As the years went by, I began to discover who I was and what made me happy. I started running and working out again. I worked toward my bachelor of arts degree. But nothing held me accountable in the way that working a job did. Having a maintenance position showed others I was dependable and trustworthy. As my image improved, I trusted myself more. I liked the new me.

I have always enjoyed outdoor work and thrived when doing physical labor. I feel a sense of worth when I can see my work progress. As a female from an upper middle-class family, I was often steered away from these blue-collar jobs. My addiction also drove me in another direction. But when I am working and sweating, I am focused and confident. Doing a job well gives you a boost of self-esteem that most of us lack inside. When your decisions are made for you, as most are in prison, it is difficult to know where the credit — or blame — lies.

A day’s work

Before we go outside, I always give my mower, Lucy, a once-over. I check the tires, fluids and belts. Then I gas her up and load my trimmer on the Gator all-terrain vehicle for a long day in the sun. Someone, usually the newbie, drives the Gator with our cooler and equipment, while the boss follows in his truck.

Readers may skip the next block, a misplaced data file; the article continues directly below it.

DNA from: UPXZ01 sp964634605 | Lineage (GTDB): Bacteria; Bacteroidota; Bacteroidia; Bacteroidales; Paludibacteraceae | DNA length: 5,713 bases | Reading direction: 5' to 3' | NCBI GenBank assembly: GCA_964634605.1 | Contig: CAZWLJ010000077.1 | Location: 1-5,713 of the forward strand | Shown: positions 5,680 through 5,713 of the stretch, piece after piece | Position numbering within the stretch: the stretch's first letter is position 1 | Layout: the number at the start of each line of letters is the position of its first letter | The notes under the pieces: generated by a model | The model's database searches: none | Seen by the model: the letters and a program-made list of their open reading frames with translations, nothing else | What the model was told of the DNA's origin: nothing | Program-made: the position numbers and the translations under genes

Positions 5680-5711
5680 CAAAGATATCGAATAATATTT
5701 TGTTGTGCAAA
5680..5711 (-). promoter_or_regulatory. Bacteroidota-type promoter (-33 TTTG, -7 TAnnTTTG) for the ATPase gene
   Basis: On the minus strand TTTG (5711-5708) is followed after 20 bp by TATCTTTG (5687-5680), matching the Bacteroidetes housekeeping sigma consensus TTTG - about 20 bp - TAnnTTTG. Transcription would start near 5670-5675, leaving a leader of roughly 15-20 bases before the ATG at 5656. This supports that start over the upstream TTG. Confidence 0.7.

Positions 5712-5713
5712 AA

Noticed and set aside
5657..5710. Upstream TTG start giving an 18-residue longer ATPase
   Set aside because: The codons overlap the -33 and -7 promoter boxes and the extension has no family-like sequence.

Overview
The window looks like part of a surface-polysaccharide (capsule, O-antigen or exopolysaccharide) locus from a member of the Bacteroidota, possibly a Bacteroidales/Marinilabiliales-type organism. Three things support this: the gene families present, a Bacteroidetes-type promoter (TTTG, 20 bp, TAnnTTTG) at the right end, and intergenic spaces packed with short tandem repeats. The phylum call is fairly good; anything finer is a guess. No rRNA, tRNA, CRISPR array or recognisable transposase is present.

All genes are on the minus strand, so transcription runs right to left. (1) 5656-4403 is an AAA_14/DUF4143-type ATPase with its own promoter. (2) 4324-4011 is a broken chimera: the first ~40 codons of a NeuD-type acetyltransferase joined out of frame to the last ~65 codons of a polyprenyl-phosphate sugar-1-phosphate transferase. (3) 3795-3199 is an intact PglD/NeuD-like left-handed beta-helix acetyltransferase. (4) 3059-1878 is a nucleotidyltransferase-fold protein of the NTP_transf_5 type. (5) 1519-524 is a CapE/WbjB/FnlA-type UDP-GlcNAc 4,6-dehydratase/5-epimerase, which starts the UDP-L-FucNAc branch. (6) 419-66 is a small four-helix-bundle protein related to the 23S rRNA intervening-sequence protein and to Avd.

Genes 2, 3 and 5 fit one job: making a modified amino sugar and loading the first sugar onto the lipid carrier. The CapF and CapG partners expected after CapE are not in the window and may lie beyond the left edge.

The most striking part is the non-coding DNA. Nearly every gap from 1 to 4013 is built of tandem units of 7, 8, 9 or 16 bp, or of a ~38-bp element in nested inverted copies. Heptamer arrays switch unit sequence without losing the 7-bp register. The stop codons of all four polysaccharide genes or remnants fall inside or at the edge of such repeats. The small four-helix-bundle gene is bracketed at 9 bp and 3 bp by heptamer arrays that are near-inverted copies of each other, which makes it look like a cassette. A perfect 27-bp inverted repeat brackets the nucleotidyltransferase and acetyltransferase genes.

We feel a sense of power when we ride onto the grounds. Our engines roar, and everyone watches us pull in. We know exactly where to go. At times, we look like a choreographed dance. 

I become one with Lucy as the mower’s four-wheel drive powers up inclines, sometimes sliding on dewy grass and mud. Despite knowing that the boss (along with the eye in the sky) is watching, I feel free — alone. The smell of sweet moss and pine trees return me to childhood.

With several thousand feet of fence line, steep banks and craggy ditches, there is extensive weed-whacking to do. The trimmer is an extension of my arm, vibrating and slicing through grass and weeds, often in ditches with knee-high water. I balance precariously on loose rock along the highway edge, on an almost vertical slope. My thoughts are gratefully drowned out by the noise of 18-wheelers flying by.

While yard maintenance is not my life’s purpose, it is something I can fall back on and use to take care of my own property in the future. This has prepared me for the next step before release. I have not only gained valuable experience, I have also developed character and become someone I can be proud of. When I am working, my anxiety is soothed, my anger and resentments forgotten.

After working all day in the heat, sweat pouring down my face and my shirt drenched, I am dirty, worn out and accomplished. I pull Lucy up to the bay doors, blow the dirt and grass off, and park. As my co-workers and I sit down to decompress and discuss the day, I can feel our collective sense of pride. There is nothing better than a hard day’s work.

Disclaimer: The views in this article are those of the author. Prison Journalism Project has verified the writer’s identity and basic facts such as the names of institutions mentioned.

K.C. Johnson is a writer incarcerated in North Carolina.